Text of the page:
Ghanaian Company Invests $9M in Failing Black Chicago Bank, Urges Africans and African-Americans to Help One Another


A Ghanaian firm stepped in right on time as a Black-owned Bronzeville bank was on the verge of collapsing.

Groupe Nduom of Ghana invested a whopping $9M into the failing Illinois Service Federal Savings and Loan Association, now known as ISF Bank, Ghana Web reports. The bank was in search of capital to revive its struggling operations.

“Our mission is to be a viable, growing, community development financial services institution responding innovatively to our primarily underserved and minority constituency with customer service which ensures each customer feels they are our only customer,” the bank’s website reads.

The firm acquired ISF Bank in May, a representative from the financial institution told Atlanta Black Star.

According to Chicago Business, Groupe Nduom of Ghana operates out of West Africa and the United Kingdom, employing over 3,000 people. The firm’s businesses and social enterprises include entities in the tourism, financial services, media, cross border trade, and media industries.

Company president and chairman Dr. Papa Kwesi Ndoum called the ISF Bank acquisition a “major step for Africans,” pointing out the new opportunity for Ghanaians to start businesses in the Black community.

“In the Jewish community, they find a way to help each other, and they have moved on,” Ndoum explained at a town hall meeting of Africans and African-Americans in Chicago. “The Chinese start with little and move on, and the Koreans also come here and move on,” he noted. “So, we have this idea: What is it about African-Americans, Africans, specifically Ghanaians?…. The African has talent, the African-American has talent, the Ghanaian has talent; the problem is a lack of opportunity.”






The company president said he hoped the new acquisition would inspire Africans and African-Americans to work together for their mutual benefit, Ghana Web reports.

The firm presented an award to senior pastor of the Oasis Group of Churches, Rev. Dr. Isaac Paintsil, who was the first Ghanaian to open an account with the bank. Ebenezer Nsiah, president of the Ghana National Council, followed suit, pledging to withdraw $10,000 from the council’s current bank and deposit it into the ISF Bank.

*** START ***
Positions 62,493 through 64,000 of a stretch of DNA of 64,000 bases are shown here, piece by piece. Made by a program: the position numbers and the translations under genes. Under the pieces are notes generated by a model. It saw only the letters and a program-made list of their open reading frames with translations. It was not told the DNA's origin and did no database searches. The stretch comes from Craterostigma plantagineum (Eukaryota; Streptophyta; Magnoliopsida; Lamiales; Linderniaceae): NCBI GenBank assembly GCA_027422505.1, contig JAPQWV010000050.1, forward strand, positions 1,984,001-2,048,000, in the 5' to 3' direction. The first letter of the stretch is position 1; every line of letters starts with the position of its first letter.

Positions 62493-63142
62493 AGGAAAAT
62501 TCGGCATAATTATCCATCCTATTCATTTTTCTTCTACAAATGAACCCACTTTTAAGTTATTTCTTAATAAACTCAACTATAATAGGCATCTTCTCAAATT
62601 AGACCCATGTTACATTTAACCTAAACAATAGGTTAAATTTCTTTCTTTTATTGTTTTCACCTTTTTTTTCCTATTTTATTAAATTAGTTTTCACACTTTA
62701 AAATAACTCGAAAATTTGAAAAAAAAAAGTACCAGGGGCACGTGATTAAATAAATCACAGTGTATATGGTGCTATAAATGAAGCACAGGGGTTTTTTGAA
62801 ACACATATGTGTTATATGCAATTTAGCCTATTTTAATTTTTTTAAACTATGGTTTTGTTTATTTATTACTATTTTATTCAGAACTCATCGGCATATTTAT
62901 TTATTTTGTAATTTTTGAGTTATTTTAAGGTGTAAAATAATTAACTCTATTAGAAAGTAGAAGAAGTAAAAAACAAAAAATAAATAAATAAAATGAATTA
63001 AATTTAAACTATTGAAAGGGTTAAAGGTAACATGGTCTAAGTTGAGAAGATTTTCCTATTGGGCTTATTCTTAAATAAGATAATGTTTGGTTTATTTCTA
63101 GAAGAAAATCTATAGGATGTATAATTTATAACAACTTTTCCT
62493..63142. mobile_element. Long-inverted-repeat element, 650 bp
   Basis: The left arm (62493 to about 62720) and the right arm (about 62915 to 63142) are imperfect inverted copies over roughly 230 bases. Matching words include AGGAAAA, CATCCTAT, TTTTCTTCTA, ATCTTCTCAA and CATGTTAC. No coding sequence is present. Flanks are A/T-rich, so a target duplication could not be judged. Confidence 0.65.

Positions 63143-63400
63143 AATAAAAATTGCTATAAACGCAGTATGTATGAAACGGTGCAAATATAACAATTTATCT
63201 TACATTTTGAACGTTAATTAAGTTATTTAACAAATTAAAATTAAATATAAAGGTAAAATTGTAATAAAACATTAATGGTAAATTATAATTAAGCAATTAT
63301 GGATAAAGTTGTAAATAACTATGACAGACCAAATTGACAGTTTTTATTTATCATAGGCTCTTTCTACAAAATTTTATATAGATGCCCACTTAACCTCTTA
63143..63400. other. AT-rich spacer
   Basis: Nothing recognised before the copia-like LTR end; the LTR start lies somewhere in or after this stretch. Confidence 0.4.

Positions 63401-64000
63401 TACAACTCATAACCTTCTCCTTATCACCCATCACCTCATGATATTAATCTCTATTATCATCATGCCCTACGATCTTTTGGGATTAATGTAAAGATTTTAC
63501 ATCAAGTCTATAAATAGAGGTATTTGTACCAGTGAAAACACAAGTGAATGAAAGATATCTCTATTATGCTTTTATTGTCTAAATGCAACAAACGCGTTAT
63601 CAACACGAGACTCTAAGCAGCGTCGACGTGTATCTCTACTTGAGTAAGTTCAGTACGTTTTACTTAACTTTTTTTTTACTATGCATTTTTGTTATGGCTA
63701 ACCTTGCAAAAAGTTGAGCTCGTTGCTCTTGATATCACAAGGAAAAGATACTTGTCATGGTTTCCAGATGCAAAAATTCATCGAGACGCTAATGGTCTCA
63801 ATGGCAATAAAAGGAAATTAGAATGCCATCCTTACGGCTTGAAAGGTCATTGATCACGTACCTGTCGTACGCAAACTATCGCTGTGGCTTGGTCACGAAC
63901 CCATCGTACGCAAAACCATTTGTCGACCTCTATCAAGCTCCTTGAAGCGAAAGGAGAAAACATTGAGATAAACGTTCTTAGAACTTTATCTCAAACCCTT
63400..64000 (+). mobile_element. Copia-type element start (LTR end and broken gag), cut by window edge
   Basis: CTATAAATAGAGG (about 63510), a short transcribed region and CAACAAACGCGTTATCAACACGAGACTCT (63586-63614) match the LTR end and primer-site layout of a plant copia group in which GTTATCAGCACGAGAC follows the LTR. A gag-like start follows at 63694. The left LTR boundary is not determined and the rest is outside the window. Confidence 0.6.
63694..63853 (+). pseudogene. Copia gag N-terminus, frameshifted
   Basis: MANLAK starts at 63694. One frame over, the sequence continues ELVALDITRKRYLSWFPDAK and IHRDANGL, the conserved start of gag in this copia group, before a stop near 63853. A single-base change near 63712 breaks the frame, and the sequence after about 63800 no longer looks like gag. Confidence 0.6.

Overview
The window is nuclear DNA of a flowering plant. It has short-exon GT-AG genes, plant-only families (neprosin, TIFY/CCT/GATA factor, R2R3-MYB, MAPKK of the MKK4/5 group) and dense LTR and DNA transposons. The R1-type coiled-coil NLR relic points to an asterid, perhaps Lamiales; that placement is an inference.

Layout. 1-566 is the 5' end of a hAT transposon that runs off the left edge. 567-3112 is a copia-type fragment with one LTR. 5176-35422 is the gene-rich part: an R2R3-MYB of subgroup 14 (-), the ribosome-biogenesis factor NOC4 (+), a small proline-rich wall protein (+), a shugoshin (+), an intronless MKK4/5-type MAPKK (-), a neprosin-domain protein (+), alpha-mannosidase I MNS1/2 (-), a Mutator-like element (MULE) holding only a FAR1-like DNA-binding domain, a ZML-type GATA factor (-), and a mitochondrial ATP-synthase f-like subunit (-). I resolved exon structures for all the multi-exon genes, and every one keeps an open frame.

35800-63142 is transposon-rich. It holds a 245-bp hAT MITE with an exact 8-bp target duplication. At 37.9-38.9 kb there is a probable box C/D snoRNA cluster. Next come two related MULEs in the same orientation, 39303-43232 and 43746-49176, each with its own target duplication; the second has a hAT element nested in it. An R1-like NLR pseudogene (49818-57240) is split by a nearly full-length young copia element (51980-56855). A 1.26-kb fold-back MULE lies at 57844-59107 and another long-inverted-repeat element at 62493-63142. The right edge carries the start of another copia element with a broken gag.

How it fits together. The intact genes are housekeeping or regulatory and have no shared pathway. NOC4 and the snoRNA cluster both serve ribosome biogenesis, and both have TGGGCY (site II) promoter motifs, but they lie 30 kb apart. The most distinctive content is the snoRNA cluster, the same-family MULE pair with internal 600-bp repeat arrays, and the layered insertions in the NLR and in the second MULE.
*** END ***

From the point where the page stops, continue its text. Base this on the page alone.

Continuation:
“Our mission is to support businesses in the community, and this bank is a Ghanaian business,” Nsiah said. “If it is successful, it will have an impact on us. This is our opportunity to give support to Ghanaian businesses to be successful in Chicago.”

Outgoing CEO Norman Williams, left, with new chairman Paa Kwesi Nduom. Image courtesy of ChicagoBusiness.com
Outgoing CEO Norman Williams, left, with new chairman Paa Kwesi Nduom. Image courtesy of ChicagoBusiness.com

According to Atlanta Black Star, the Black bank has played a vital role in funding Black entrepreneurs, businesses and institutions, as well as sustaining the Black community and individuals in tough times. For example, the Freedman’s Savings and Trust company, established by Congress following the Civil War, was created to help newly emancipated Blacks.

Black-owned banks were also crucial during the Jim Crow era, as African-American communities across the country struggled to achieve economic growth and development, ABS reports. The Black community of Tulsa, Oklahoma, known as Black Wall Street, is one of few examples of African-American communities that achieved economic success.






Between 1888 and 1934, there were over 130 Black-owned banks in the U.S., according to the Federal Deposit Insurance Corporation. That number plummeted to 48 in 2001, with only 22 remaining today.

Noting past efforts to form partnerships that would foster progress for Black people, activist and president of the Metro Area Black Trade Council, Rev. Dr. Al Sampson, called for renewed efforts to create businesses and organizations that link African-Americans, Ghana Web reports.

The longtime reverend likened the new bank’s efforts to link Africans and African-Americans to the 1957 meeting between Martin Luther King Jr. and first president of Ghana Dr. Kwame Nkrumah.

According to Joy Online, ISF’s former Chairman and CEO, Norman J. Williams, happily welcomed the bank’s new proprietors.

“This marks a new chapter in the life of the bank, which will enable it to sustain the rigors of financial stress that have plagued many communities in Chicago and continue to provide much-needed banking services and access to credit,” Williams said. “Given the current climate in our country, the bank is needed more than ever to provide financial services and drive redevelopment in our market.”

According to the bank’s website, the new main office is located at 4619 S. King Drive Chicago, IL 60653.


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